Preston in 1965, on the cusp of the modern world.

Preston in 1965 was undergoing massive redevelopment, yet many traditional hobbies still ruled. Boys enjoyed Tri-ang model railways and Dinky Toys, while girls had prams and dolls. Greenway’s toy shop looks surprisingly old-fashioned and many of the brands are long gone. Tri-ang became Triang-Hornby in 1965 and then the Tri-ang name was dropped entirely in the early 1970’s.

Model kits could be found in most newsagents as well as Woolworths and model shops. Brands such as Airfix are still around while Frog has disappeared. Meccano was still popular however Lego, was just starting to make inroads.

Poor housing

Bedford Street Preston in 1965, Photo Preston Digital Archive

Many old houses were being demolished. However, some still lived amid the desolation. The above photo is reminiscent of the poverty-stricken 1930s rather than 1965. The curved doorways were once common to industrial-style housing in Preston. There is not a car in sight, not the case today.

The end of steam in Preston

Britannia Class Western Star at Preston station in 1965, Photo Preston Digital Archive.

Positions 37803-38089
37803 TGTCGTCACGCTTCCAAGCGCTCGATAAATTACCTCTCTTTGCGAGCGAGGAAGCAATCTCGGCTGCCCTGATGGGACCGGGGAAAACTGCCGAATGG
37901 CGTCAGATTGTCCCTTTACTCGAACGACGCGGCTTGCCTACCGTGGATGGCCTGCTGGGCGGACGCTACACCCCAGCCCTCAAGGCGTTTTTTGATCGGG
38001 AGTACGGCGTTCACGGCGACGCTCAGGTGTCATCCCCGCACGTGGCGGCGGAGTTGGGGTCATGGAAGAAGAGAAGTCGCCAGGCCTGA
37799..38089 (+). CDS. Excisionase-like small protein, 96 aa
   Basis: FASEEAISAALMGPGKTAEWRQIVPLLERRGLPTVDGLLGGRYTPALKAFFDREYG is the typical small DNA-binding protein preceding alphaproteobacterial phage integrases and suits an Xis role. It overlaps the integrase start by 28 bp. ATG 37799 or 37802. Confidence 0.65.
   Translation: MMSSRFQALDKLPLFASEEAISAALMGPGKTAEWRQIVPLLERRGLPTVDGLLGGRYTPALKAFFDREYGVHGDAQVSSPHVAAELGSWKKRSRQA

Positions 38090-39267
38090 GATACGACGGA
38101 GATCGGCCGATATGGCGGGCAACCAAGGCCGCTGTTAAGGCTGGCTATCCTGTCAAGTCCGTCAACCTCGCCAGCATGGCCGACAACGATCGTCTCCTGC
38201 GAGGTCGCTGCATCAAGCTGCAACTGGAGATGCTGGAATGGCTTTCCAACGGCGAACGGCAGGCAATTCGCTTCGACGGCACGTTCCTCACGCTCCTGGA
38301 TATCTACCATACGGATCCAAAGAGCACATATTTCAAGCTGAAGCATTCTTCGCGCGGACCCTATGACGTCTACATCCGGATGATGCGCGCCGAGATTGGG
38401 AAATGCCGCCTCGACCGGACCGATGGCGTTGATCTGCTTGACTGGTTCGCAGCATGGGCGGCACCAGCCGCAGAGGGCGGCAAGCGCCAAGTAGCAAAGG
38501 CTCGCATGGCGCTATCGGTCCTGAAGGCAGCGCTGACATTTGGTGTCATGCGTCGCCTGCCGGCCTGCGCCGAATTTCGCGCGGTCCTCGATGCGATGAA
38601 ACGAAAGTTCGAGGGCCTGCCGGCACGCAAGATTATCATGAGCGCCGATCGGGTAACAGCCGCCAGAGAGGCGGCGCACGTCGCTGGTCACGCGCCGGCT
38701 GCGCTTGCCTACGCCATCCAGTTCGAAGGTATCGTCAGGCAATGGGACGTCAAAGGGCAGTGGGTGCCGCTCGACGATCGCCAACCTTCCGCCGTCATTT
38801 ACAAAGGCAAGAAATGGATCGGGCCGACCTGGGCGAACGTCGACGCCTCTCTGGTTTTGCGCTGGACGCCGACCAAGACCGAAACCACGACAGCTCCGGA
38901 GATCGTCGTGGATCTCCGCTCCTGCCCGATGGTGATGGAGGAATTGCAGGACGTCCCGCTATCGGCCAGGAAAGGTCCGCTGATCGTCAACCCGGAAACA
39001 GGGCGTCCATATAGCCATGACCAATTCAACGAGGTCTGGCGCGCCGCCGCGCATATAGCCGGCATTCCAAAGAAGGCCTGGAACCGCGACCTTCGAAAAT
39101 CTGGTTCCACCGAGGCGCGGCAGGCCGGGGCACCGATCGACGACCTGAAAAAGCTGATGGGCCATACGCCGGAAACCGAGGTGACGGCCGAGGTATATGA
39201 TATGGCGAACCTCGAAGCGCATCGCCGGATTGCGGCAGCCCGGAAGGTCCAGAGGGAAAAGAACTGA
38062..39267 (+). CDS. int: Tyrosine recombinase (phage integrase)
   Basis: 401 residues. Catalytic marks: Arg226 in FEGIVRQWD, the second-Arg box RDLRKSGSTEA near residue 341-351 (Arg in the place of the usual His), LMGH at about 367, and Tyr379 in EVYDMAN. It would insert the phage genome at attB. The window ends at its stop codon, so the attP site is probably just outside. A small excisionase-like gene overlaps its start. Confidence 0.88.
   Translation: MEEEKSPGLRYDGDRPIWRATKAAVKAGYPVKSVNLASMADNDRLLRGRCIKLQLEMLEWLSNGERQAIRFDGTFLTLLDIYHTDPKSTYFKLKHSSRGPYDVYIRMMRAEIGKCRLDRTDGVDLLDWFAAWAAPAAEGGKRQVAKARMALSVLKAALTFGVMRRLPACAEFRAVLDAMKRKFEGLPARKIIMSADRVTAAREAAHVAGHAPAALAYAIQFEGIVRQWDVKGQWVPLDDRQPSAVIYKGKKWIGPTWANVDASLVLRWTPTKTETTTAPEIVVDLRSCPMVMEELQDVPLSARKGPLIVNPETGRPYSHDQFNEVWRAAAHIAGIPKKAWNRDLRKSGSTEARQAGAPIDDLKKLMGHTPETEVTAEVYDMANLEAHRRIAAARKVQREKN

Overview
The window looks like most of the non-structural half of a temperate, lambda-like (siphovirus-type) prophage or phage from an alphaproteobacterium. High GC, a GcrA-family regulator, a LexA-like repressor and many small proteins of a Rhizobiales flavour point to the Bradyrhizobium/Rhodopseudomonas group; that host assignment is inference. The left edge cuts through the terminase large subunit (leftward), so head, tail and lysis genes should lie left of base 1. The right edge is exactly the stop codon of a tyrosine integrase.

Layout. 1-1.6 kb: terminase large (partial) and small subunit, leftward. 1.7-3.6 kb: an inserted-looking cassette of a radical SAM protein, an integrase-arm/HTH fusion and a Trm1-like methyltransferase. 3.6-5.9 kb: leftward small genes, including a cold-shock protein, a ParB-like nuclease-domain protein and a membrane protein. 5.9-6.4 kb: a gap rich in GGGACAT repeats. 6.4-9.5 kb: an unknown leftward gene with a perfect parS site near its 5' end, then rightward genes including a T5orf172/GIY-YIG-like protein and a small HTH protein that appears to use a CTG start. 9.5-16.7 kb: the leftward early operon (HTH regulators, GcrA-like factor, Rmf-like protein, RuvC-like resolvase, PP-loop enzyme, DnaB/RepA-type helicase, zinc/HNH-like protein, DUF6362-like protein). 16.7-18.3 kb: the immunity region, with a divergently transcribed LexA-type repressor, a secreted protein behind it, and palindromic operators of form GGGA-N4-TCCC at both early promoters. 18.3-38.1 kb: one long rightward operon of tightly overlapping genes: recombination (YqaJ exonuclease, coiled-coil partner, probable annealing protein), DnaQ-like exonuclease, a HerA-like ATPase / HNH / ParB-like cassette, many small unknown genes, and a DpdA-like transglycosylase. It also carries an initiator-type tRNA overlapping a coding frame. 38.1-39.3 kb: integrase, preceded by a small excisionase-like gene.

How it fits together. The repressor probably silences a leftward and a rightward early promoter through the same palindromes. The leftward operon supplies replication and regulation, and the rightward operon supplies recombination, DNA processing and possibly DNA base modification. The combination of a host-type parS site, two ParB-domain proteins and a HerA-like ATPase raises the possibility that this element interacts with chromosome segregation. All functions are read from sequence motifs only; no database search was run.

In 1965 once proud steam engines, such as the Britannia Class Western Star above, were in appalling condition. Steam was to end in 1968 and only two Britannia Class locos survived into preservation.

Preston in 1965, Smokey town

Fishergate in 1965, photo Preston Digital Archive.

Although coal burning had been banned domestically, there was still a lot of air pollution around in 1965. The scene above is on Fishergate close to the Railway Station. A Morris Minor van turns right while a triumph Herald approaches in the distance. The three-wheeled vehicle could be an “Invacar”. these were supplied to disabled motorists free of charge. Notably, they were usually blue.

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